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Small Cabin Forum / Cabin Construction / Easy and Cheap Log Cabin
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Author Message
Stoney
Member
# Posted: 13 Dec 2010 07:31
Reply 


Mezmo,
This is pretty close to what I came up with but it still has some noticible differences. The most noticible is the corner post used rather than the butt and pass method and the five layer lamination.
I have no intention of going into any sort of business. I just wanted to offer my alternative fo all the do-it-yourselfers that might be interested in something easy and inexpensive. I came to the conclusion long ago that a patent was probably out of the question since the only unique part of my idea was the material that I used for construction.
I am very proud of what I came up with but for it to be of any value, people needed to know about it and make their own judgements.

Thank you for the link.
Stoney

CJHames
Member
# Posted: 2 Jan 2011 18:21
Reply 


Gary, you'd be surprised. I recently ordered a small cabin manual on-line. It was one of those "what the heck, it's only $5" purchases. After I input my credit card info and received the pdf download I read a little "thank you" from the author. He said he had sold over 3,000 of them! That's 15 large, my friend, not exactly chump change. This guy built his cabin for under $2,000, if I remember right. So far he's made money off of building that little thing.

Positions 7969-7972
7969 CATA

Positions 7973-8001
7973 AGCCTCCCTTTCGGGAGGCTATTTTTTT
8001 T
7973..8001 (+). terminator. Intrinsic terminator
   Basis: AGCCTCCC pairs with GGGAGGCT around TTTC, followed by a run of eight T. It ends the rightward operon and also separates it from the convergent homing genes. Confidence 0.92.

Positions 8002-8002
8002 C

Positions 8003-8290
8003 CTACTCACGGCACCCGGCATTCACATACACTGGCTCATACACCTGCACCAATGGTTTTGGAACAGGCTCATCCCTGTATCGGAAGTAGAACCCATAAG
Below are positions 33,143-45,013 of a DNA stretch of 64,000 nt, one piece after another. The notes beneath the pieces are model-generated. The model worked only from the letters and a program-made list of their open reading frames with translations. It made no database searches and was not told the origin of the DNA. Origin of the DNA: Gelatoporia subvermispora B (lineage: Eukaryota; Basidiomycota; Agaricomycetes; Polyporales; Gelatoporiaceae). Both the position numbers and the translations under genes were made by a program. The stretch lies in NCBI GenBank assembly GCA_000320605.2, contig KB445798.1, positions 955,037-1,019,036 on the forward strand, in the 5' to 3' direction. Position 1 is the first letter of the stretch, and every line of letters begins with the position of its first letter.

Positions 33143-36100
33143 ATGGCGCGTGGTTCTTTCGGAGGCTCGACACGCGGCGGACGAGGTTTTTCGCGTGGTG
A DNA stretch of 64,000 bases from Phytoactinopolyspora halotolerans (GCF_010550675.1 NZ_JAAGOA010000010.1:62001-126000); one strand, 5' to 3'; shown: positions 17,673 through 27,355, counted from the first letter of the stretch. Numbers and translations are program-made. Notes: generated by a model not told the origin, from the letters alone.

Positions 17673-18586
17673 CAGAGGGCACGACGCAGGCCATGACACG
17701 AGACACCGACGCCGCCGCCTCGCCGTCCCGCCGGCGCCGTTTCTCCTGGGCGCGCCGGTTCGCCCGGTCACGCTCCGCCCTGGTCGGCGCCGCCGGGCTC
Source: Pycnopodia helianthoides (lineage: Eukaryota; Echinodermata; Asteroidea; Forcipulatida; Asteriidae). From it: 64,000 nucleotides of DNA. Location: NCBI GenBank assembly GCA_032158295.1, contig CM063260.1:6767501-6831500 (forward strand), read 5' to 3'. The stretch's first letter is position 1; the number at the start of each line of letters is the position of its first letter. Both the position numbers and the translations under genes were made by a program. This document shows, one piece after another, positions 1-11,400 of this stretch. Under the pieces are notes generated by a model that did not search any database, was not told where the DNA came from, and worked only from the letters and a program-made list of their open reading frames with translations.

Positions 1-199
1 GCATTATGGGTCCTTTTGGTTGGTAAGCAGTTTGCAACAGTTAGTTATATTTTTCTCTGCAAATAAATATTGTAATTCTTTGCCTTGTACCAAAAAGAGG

I would think you could sell your for $10 each pretty easy. $10 is CHEAP education. I know I'd get a copy.

Nirky
Member
# Posted: 21 Jan 2011 22:10
Reply 


Stoney, this type of construction is a very interesting idea. Lurked on this forum for the past several weeks, but when I read this thread, I immediately joined!

I looked but couldn't find anything on Ebay for "lumber log structures", is your ebook still available? Interested in learning more.

Stoney
Member
# Posted: 22 Jan 2011 06:27
Reply 


Nirky,

I have just posted my booklet again on EBAY for the next 10 days or so. I only have a few but will have more copies available as soon as I can get more copies printed.

Thanks

Gary O
Member
# Posted: 4 Feb 2011 08:54
Reply 


Quoting: CJHames
Gary, you'd be surprised. I recently ordered a small cabin manual on-line

CJ!!!
TALK TO ME!!
.......before I hand over the copyright and they overprice my little fractured manuscript and I end up being the only one to buy it.........

My 'Our Tiny Cabin Experience' w/be a good place to comment...or my Email address w/be even better.
Details, please

Thank you

Gary O'

equotr
# Posted: 11 Feb 2011 11:04
Reply 


You could hide electrical through faux corner posts and faux, or built up chair rail molding. Congratulations on an inspiring design/project.

Robert Walden
# Posted: 12 Feb 2011 09:00
Reply 


Would be very interested in getting a copy of your booklet, can't find on ebay today. You have great process here, an ideal method for a one man builder.